- The California Consumer Privacy Act aims to give consumers more control over their personal data at a time when breaches are rampant and personal information is mined, sold and used in ways consumers have little say over. Florida recently followed with a proposed bill seeks to take similar steps for consumer data privacy, showing that the CA bill is the harbinger of similar measures that we will see across the country in 2020.
- Transparency/Traceability may not be a “new” trend for data insights, but it’s one that is still hot and will require constant evaluation and updated as the availability of and demand for data increases.
- Additional goals will include improving data use, the use of linked data to drive policy and decisions, and knowledge management in policy areas.
- Increased Funding and Activity in Cybersecurity
Recent cyber-attacks to cities and municipalities has made this a top priority in spending for local, state and, federal government. We believe this will be an area that will see a greater focus in 2020 and beyond.
This may be farfetched, but we’re going out on a limb and declare this a trend for 2020 and beyond. There is a lot of attention on Accessibility after the passing of Assembly Bill 434 in California and after Domino’s Pizza and Beyonce’s company were sued for not having an accessible website. State legislatures outside California are now heavily discussing Accessibility and there could even be a federal law soon. One thing is for sure: public sector is spending a lot of their funding to make sure their websites and documents are accessible.
The topic of Accessibility is a priority for many agencies in early 2020 as many private sector organizations are commissioned for document and web remediation, getting organizations up to standards. Once compliant, public agencies will need to train their employees to stay up to standards.
- Legacy Modernization and Digital Government:
This is another one of those trends that has been in the works for the last few years, but public sector will continue to spend funding to enhance, renovate, and replace legacy platforms and improve business processes in 2020 and beyond. The solicitations coming out of California DMV are a good example.
Customer/citizen experience will remain a hot button. In CA, DMV is the prime example of where improvement is mandated. But for any public agency, scrutiny is constant on how quick and satisfied the customer is after a transaction. The push to digitize as much of the experience to keep customers from having to come into an office building is part of the equation.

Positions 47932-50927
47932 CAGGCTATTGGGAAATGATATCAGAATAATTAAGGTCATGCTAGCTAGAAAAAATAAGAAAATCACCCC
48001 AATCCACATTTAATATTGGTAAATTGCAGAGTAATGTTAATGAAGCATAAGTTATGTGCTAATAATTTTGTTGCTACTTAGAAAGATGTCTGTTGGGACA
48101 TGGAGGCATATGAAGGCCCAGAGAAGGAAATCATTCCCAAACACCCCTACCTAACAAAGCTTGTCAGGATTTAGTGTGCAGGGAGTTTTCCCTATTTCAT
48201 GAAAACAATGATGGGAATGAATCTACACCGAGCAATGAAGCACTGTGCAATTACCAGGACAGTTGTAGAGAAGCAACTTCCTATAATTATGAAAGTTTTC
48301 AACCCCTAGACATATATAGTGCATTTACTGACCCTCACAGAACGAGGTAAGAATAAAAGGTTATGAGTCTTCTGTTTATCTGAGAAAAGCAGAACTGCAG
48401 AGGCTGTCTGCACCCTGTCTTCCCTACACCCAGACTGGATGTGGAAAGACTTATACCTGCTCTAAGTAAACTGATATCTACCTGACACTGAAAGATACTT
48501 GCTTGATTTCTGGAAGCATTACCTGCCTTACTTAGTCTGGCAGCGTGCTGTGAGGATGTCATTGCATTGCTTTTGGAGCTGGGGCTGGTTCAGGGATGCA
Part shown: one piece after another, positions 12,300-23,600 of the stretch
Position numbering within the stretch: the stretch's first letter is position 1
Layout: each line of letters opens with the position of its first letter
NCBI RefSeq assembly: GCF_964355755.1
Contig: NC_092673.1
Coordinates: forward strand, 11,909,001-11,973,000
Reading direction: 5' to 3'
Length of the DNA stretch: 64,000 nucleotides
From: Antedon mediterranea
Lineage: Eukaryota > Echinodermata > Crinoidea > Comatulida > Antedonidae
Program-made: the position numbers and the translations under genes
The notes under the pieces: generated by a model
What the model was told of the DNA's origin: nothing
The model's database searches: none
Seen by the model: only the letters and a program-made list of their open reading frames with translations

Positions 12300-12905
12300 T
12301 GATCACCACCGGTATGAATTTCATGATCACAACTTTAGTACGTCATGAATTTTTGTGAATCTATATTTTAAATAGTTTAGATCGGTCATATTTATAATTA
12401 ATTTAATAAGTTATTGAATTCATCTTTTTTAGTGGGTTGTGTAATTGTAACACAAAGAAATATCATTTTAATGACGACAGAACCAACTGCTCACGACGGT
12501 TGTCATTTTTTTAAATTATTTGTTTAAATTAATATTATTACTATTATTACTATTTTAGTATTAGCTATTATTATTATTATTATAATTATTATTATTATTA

One recent advancement key to many of the innovations above, as well as accessibility for underserved communities, is the roll-out of 5G. Houston, Indianapolis, Los Angeles and Sacramento have led the way in deploying the world’s first commercial 5G networks. Verizon credited “forward-looking state policy and local leaders who embraced innovation and developed a strategic vision for how 5G could be a platform to attract new investment, businesses and next generation services for residents.”
At Direct Technology, we’re optimistic about the ways advances in technology will accelerate innovation to the public sector. We’re also realistic about the need to assess, prioritize and create a roadmap that balances customer-centric innovation with fiscal stewardship. In 2020, we will continue our focus on “the human side of technology,” accelerating technology assessments, modernization roadmaps, cloud migrations, and data-driven applications that provide real, measurable impact for constituents.
Do you forecast changes ahead for your government agency or organization? A great place to start is with an Accessibility Assessment that ensures your organization serves ALL its customers.
Learn how Direct Technology can bring you closer to the human side, more at Government Solutions: directtechnology.com/govsolutions/